About Public Media

Since the 1920s, people across the United States have launched public broadcasting services to champion the principles of diversity and excellence of programming, responsiveness to local communities, and service to all.

Today’s public media system began to take shape more than 50 years ago, with the Public Broadcasting Act of 1967, which authorized the creation of the Corporation for Public Broadcasting (CPB). The system now reaches nearly 99% of the U.S. population with free programming and services. Public media creates and distributes content that is for, by and about Americans of all diverse backgrounds; and provides services that foster dialogue among the stations and the communities they serve. In addition to providing free high-quality, educational programming for children, arts, and award winning current affairs programming, public media stations provide life-saving emergency alert services.

Public media remains America’s most trusted institution for news and educational programming.

Public Media Highlights, by Corporation for Public Broadcasting

How the system works

Public media is a system of independently managed and operated local public radio and television stations. In rural, Native American and Island communities, public broadcasting stations are often the only locally-owned-and-operated media outlets. A handful of public broadcast licensees operate stations in more than a single state. Stations can choose to become PBS or NPR member stations, but do not have to join either organization.

Public media is a public-private partnership in which 1,190 public radio stations and 356 public television stations receive Community Service Grants from the Corporation for Public Broadcasting and raise money from a variety of other sources.  CPB’s role in public media is to deliver federal support in a way that does not affect a station’s ability to operate independently. CPB also provides funding to producers of programming, but cannot distribute or broadcast it.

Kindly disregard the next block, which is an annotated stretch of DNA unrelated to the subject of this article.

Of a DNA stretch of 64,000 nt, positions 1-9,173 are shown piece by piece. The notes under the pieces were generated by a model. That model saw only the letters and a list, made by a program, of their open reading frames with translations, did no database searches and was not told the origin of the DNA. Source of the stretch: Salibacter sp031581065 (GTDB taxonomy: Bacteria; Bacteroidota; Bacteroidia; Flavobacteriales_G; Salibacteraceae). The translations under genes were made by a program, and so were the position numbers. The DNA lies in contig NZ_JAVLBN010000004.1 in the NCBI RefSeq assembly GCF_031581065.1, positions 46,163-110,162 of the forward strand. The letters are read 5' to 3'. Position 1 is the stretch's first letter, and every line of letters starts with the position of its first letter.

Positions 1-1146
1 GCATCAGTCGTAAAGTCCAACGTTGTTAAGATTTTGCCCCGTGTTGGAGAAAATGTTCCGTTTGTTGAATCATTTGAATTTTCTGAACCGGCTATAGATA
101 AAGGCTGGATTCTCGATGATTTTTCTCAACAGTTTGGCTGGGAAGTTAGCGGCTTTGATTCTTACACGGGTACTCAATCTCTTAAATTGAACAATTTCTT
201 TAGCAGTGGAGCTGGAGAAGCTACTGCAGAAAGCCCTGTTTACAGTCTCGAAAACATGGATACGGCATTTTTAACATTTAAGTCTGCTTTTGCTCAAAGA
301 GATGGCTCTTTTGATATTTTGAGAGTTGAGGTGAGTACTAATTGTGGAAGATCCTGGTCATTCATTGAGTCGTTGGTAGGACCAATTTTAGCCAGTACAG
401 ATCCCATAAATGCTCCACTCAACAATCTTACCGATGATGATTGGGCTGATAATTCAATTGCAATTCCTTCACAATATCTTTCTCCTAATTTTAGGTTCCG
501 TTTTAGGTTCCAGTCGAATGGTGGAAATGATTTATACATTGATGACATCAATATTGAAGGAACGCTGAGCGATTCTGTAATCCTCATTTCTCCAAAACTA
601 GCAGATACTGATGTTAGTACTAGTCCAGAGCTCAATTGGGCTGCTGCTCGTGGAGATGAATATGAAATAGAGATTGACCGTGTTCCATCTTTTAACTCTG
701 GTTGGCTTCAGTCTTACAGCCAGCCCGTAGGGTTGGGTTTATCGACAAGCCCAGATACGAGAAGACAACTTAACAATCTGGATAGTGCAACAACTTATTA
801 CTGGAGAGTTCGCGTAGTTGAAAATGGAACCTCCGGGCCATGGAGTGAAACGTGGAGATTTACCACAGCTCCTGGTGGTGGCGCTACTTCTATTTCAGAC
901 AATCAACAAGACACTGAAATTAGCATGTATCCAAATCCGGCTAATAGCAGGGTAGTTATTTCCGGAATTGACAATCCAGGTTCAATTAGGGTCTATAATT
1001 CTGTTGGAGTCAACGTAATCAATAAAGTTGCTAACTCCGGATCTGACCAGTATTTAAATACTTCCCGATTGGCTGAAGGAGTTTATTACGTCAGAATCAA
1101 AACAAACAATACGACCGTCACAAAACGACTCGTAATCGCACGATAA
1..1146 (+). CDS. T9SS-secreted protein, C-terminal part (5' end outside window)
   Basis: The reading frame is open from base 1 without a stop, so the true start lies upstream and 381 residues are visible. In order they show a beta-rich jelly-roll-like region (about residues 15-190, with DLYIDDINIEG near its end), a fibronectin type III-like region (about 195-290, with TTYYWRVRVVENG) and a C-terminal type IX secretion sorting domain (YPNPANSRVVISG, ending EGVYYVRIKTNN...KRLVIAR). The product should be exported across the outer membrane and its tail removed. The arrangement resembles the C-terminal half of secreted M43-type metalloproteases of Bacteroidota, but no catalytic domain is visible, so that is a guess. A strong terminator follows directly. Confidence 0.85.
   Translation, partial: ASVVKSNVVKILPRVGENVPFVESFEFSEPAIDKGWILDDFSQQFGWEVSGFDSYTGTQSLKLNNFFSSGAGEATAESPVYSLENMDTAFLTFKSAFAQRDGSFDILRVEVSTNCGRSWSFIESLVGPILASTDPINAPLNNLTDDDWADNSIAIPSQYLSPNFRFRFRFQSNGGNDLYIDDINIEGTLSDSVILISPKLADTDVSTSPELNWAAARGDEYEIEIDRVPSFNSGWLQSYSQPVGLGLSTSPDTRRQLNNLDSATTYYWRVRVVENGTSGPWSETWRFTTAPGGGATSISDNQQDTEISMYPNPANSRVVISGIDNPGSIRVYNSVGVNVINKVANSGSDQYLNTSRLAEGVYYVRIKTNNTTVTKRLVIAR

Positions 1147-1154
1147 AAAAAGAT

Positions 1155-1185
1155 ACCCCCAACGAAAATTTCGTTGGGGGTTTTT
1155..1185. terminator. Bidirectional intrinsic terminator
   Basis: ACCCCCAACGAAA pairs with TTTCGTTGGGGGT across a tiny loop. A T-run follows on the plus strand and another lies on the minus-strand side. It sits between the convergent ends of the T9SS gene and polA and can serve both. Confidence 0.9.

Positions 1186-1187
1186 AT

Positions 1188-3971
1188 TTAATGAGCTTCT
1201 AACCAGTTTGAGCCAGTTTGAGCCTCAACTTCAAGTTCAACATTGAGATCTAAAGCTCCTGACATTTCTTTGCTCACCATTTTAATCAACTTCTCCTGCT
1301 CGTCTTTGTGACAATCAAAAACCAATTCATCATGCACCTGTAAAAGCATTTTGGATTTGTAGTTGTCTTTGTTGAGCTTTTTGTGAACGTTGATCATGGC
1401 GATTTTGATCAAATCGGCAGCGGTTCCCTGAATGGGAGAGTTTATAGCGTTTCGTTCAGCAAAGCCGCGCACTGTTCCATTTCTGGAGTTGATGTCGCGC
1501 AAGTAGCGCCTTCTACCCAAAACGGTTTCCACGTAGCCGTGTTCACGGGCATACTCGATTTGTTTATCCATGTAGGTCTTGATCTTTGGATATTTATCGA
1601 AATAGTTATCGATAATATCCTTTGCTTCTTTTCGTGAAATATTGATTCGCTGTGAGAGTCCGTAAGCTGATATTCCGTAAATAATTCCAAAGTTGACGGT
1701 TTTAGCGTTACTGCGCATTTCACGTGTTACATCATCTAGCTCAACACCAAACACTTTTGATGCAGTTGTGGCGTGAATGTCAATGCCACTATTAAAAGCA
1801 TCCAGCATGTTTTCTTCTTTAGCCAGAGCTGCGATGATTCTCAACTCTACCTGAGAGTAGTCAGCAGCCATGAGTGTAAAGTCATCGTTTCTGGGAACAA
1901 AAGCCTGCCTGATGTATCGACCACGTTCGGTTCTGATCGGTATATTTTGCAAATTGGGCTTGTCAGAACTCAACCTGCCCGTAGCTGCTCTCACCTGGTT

Each local public media station maintains sole authority and responsibility for selecting, presenting, and scheduling the programs that it airs. Along with programs that they produce themselves, public television stations choose their programs from some of the following sources:

  • PBS, which provides more than 1,200 hours a year of children's, primetime, educational, and cultural programming from which its member stations can choose. This includes programming produced by stations such as GBH, WETA, and the WNET Group.
  • American Public Television, which acquires programs that may be purchased by stations on a title-by-title basis. APT also maintains the largest source of free programming available to U.S. public television stations.
  • The Independent Television Service (ITVS), which funds, distributes and promotes independently produced television programs.
  • The National Educational Telecommunications Association (NETA), which annually distributes about 2,000 hours of programming produced by public television stations, other entities and independent producers via satellite to stations nationwide.

Public radio stations also get their programming from a wide variety of sources:

  • On average, each station produces nearly 40% of its own programming.
  • Nearly a quarter is from NPR, including news and information, cultural and entertainment programming.
  • More than 35% is obtained from Public Radio Exchange (PRX), American Public Media, and other producers and distributors, including programs obtained directly from independent producers and other public radio stations.

While broadcast remains the main outlet for reaching Americans, public media has expanded to include digital and mobile platforms for creating, communicating, and curating content that educates, inspires, and entertains.

How to Support Public Media

Public media stations fund the content and services they provide to communities across the country with support from CPB’s federal appropriation and with contributions from individuals and underwriters.  

By law, 95% of the federal appropriation CPB receives is provided as grants to local television and radio stations, programming, and improvements to the public broadcasting system.

CPB appreciates your interest in learning how to support public media and encourages you to consider contributing  to your local public television and radio stations. You can find your local station information here.

For information about other ways to support public media, you may contact PBS through PBS.org, NPR at NPR.org, or your local station.